Dover Green Heart Project: developing a commitment to care
By Molly Fassbender, UWCSEA Foundation
In Singapore's increasingly urban and technology-focused landscape, students can appear to be quite separated from the natural world. Decreased exposure to the natural environment not only reduces children's knowledge about their surroundings, but also undermines their ability to comprehend the scale and urgency of some of the most concerning issues of our time, including climate change and biodiversity loss.
The Dover Green Heart aims to bring the wonder of the natural world to the centre of every child’s education. At UWCSEA, environmental stewardship is a major part of every child’s education and by supporting students to become eco-literate and helping them to develop the essential knowledge, skills and commitment to care, we hope to turn an ecological crisis into an exciting transformation of our economies and societies.
To this end, in 2014, a team of eco-visionaries began quietly dreaming and laying the foundations for the Green Heart project. Led by Nathan Hunt, UWCSEA's Director of Sustainability, the team's vision was exciting and expansive - they wanted the Green Heart to encompass functional spaces for the Student Environmental groups working to propagate indigenous plants, including a beautiful natural balcony for gatherings, and shaded outdoor classrooms - and most importantly, to be a natural playground where students could explore, wonder and engage with nature.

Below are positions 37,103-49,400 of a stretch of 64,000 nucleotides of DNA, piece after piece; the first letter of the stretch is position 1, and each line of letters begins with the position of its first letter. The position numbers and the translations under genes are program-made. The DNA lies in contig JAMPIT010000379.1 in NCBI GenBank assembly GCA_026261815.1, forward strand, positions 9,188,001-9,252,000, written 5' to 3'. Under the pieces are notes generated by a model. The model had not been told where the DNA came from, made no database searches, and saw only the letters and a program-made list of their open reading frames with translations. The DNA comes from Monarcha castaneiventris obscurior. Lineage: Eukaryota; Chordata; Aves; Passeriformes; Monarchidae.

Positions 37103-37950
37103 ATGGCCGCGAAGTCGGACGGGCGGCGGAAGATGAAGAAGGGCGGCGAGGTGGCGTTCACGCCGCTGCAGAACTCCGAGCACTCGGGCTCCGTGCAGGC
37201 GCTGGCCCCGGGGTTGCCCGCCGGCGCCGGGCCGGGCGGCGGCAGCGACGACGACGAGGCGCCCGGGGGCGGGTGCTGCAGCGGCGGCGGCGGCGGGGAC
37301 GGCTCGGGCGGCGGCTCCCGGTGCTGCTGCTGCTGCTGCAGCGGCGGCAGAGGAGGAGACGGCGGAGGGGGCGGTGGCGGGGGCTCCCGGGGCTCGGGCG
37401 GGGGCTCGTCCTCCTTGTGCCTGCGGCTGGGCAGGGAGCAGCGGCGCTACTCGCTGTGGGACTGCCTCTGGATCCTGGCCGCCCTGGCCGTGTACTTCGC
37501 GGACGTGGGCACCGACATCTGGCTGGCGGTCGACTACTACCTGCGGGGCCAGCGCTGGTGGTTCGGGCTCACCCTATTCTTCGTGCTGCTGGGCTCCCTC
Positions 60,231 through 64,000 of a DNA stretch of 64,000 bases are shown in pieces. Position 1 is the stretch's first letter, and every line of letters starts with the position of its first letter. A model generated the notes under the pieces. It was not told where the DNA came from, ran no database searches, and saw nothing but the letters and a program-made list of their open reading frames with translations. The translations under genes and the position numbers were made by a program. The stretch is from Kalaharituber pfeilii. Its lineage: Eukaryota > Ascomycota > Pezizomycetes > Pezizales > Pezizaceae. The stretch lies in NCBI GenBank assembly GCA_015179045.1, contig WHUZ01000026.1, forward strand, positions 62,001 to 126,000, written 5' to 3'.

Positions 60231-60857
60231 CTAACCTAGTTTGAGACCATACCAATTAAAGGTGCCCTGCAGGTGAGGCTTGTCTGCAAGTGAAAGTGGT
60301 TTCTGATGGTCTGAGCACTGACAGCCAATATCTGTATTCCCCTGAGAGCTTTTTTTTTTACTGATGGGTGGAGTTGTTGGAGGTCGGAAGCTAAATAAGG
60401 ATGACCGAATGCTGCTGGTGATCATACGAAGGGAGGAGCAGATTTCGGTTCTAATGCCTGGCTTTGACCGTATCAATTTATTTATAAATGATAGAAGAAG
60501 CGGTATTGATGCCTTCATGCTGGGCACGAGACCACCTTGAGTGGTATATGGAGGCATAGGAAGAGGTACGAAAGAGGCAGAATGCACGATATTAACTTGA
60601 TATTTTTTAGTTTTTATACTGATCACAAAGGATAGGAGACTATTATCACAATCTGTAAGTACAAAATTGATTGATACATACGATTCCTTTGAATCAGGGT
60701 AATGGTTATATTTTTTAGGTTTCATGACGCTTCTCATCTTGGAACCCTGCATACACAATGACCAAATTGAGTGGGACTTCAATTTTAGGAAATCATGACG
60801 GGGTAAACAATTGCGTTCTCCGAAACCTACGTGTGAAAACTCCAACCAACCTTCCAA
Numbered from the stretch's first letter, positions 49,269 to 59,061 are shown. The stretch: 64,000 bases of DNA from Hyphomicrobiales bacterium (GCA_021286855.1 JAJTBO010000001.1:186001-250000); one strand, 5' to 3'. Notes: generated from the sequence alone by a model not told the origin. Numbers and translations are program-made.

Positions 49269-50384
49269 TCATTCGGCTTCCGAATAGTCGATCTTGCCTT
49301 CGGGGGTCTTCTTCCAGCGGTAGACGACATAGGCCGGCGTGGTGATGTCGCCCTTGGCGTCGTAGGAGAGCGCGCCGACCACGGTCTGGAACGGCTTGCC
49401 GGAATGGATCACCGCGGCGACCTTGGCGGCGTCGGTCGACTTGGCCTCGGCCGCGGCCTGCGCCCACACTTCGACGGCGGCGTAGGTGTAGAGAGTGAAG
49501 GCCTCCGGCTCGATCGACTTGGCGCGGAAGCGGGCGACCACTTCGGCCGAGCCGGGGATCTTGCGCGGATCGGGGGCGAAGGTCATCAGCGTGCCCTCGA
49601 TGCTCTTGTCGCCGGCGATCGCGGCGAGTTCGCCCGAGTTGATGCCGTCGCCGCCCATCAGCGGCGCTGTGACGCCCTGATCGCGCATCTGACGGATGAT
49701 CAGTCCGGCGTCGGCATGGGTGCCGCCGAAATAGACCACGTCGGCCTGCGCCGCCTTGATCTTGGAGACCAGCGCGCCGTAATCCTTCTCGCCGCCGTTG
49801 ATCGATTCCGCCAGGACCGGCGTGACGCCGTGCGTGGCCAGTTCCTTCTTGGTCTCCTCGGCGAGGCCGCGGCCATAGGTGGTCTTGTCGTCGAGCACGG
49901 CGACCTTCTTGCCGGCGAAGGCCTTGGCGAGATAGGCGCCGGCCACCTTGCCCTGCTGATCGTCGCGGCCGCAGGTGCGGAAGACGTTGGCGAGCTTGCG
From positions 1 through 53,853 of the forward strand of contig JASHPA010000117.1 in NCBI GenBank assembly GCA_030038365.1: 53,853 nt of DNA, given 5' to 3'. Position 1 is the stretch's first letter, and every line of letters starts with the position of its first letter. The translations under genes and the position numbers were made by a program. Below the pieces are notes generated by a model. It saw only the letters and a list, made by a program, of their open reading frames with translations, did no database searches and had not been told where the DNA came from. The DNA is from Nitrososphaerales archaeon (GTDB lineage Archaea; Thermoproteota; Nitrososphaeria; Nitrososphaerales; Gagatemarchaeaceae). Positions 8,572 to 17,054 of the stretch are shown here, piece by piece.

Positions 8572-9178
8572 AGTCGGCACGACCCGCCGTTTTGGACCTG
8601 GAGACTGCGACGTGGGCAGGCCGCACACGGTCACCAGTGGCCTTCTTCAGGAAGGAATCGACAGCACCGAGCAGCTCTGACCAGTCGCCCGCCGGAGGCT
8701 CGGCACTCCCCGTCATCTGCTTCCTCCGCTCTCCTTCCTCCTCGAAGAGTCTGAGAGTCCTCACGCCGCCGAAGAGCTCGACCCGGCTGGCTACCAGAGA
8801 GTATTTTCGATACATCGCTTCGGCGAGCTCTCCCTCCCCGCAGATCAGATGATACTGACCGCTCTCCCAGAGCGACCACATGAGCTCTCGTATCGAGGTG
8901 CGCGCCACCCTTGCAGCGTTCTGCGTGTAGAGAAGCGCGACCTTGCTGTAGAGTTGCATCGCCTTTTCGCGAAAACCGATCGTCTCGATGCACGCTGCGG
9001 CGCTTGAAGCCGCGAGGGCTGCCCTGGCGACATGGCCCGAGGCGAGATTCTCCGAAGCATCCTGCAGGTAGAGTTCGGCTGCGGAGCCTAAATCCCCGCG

Robin McAdoo, UWCSEA parent and landscape architect, designed the creative concept for the space, which has evolved and grown over time, “From the very start, the investment by dedicated and conscientious educators was contagious and sparked my desire to help transform an existing void into a place to attract, comfort, and engage all who encountered it.”
The Dover Green Heart will be the living, breathing centre of UWCSEA Dover, providing a respite from the tropical heat and a unique hands-on, learning environment for the community. The opportunities to care for and learn from nature will, we believe, provide the essential foundation for an education is truly transformational.
Generous donors have provided the initial funding for the project, but we still have a long way to go. The first phase of construction will start in December 2018 and there will be flowers blooming, bees humming and birds nesting within six months.